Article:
Documentary shots of a Japanese slum by Naoto Akimoto were selected by Bruce Gilden as winner of Magnum Photo workshop
Naoto Akimoto is featured as part of a BJP partnership with Magnum Photos after he came top-of-the-class in a Tokyo workshop with Bruce Gilden.
Gilden hosted one of three workshops in collaboration with The Nippon Photography Institute in Shibuya, Tokyo.
costing 150,000 yen (£843.71) for each participant, where he provided mentoring to develop students’ storytelling through daily shoots; with the aim of gathering a project by the end of the week. Gilden selected the final portfolio of Akimoto as the best – he won a Fujifilm camera, the Fuji X100T.
“Initially Naoto showed me quite pedestrian documentary photographs that I think he took at a homeless shelter in Yokohama,” says Gilden. “I told him that I thought he had to get much closer. When he showed up two days later with new images from the same place, the class and I were astounded.
“He had done a masterful job: he was much closer and had exposed the men’s souls. This, combined with his hard work and dedication – he was spending all night at the shelter – make quite a promising future for him.”
BJP speaks to Naoto about his Magnum workshop.
Why did you decide to sign up to the Magnum workshop?
Three years ago, I was making oil paintings while attending art college. One day, I heard about Magnum and Mr Bruce Gilden in a lecture. I was hooked.
From there, my interest in photographic expression grew and I started taking photos. I signed up quickly when I heard about the workshop in Tokyo.
Why did you choose the subject? How did you shoot?
I took photos in Kotobukicho district, in Yokohama city, about 40 minutes south of Tokyo by train. There are many people there who are homeless, on welfare or very old.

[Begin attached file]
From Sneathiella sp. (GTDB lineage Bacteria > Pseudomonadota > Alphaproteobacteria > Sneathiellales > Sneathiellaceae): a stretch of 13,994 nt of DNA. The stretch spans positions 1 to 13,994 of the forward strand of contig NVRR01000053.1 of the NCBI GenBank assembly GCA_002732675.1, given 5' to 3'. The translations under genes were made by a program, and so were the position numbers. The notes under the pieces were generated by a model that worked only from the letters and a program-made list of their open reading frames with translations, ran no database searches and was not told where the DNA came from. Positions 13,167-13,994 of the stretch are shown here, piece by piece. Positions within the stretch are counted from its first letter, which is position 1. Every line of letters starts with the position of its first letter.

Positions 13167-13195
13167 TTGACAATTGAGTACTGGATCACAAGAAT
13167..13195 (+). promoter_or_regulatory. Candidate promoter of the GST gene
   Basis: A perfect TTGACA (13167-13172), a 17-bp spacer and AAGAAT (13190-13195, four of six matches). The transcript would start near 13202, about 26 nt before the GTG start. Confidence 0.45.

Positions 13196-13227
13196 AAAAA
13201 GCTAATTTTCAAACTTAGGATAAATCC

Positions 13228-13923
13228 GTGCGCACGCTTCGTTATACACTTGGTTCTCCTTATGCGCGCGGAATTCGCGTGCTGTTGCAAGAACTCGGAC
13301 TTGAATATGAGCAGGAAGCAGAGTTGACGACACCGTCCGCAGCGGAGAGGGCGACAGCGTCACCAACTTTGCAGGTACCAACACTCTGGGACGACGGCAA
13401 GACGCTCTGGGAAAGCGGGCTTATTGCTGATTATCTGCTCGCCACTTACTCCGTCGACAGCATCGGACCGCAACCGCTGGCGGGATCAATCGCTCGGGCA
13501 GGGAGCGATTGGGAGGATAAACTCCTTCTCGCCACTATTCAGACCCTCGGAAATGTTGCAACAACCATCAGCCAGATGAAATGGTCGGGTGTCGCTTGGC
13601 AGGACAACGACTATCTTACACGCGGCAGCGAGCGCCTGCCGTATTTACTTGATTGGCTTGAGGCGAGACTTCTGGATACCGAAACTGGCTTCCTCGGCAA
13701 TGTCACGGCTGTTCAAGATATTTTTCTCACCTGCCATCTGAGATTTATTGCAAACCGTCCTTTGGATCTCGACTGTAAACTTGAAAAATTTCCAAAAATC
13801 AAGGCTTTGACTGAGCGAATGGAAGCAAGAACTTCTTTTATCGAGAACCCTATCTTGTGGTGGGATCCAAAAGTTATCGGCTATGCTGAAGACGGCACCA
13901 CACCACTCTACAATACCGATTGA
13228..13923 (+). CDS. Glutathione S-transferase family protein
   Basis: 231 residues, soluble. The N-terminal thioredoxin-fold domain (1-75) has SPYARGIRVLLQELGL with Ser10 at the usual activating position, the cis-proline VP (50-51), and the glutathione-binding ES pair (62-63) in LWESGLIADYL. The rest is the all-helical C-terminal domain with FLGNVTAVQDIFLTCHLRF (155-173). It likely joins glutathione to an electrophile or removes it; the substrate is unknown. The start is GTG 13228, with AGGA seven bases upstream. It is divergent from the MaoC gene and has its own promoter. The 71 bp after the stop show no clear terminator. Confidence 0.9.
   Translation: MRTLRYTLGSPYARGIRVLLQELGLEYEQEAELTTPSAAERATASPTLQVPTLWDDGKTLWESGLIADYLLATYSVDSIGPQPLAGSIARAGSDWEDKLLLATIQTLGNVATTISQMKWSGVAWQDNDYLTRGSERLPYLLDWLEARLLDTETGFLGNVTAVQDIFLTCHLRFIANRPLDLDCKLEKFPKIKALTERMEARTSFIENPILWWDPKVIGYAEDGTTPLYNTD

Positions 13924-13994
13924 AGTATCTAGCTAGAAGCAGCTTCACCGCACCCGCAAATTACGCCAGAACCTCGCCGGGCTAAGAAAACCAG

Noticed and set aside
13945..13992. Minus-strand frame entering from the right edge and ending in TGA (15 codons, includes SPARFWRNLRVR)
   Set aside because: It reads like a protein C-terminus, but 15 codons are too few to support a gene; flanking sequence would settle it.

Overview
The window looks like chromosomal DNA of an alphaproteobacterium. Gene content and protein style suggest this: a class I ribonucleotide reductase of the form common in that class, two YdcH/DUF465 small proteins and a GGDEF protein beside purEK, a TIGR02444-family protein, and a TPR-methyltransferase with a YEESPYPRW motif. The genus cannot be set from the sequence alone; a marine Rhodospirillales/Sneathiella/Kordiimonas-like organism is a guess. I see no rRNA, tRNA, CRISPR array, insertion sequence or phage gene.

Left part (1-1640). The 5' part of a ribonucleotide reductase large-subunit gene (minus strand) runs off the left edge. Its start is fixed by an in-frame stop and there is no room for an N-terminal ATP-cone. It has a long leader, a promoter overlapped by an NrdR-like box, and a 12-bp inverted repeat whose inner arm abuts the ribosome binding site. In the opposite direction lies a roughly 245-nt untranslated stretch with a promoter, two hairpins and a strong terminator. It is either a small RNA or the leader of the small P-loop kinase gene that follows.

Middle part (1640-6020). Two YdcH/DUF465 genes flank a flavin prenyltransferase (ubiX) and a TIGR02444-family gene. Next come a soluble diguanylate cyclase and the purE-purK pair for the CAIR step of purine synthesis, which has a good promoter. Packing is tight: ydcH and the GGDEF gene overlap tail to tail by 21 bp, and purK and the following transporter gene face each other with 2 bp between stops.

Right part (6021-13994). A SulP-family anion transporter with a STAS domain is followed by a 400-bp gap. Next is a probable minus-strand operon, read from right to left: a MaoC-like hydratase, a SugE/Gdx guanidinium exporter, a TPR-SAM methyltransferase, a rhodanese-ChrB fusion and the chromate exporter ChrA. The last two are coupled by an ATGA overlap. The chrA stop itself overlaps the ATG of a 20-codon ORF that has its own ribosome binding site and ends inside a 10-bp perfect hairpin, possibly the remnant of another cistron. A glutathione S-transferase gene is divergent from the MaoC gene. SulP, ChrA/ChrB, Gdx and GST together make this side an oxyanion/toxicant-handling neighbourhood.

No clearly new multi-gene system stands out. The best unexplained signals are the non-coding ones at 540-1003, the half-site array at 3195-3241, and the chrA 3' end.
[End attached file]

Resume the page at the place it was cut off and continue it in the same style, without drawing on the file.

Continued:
Incidents such as brawls, misbehaving alcoholics, and fire occur everyday in the town. I lived this life with them.
Many people wrongly think Japan is rich. Slums exist in this country, and their presence has been oppressed – people are indifferent to them. I wanted to live the life they lead so as to understand them, enabling me to express their feelings through pictures.
I stayed in a doya, which is the lowest kind of lodge. I could stay for 1500 yen per day (£8.43), which is fairly cheap, but the room was only about two meters long and three meters wide. It smelled awful, and the walls were very thin. Fortunately, I got along with the guy in the room next door – he let me take photos of him.
How was learning with Bruce Gilden?
I learned new ways of thinking and professional opinions. I am now clearer about what objects I want to shoot.
The best pieces of advice I received were firstly to get closer to the object, and then closer again. Secondly, to keep shooting even when it is hard.
What are you planning next?
I will continue shooting in the city of Yokohama. I hope to make a book with these photos in the near future.
Mr Gilden showed interest in my photos, and told me he would check my photos anytime I send them to New York, so I’m looking forward to sending him photos soon.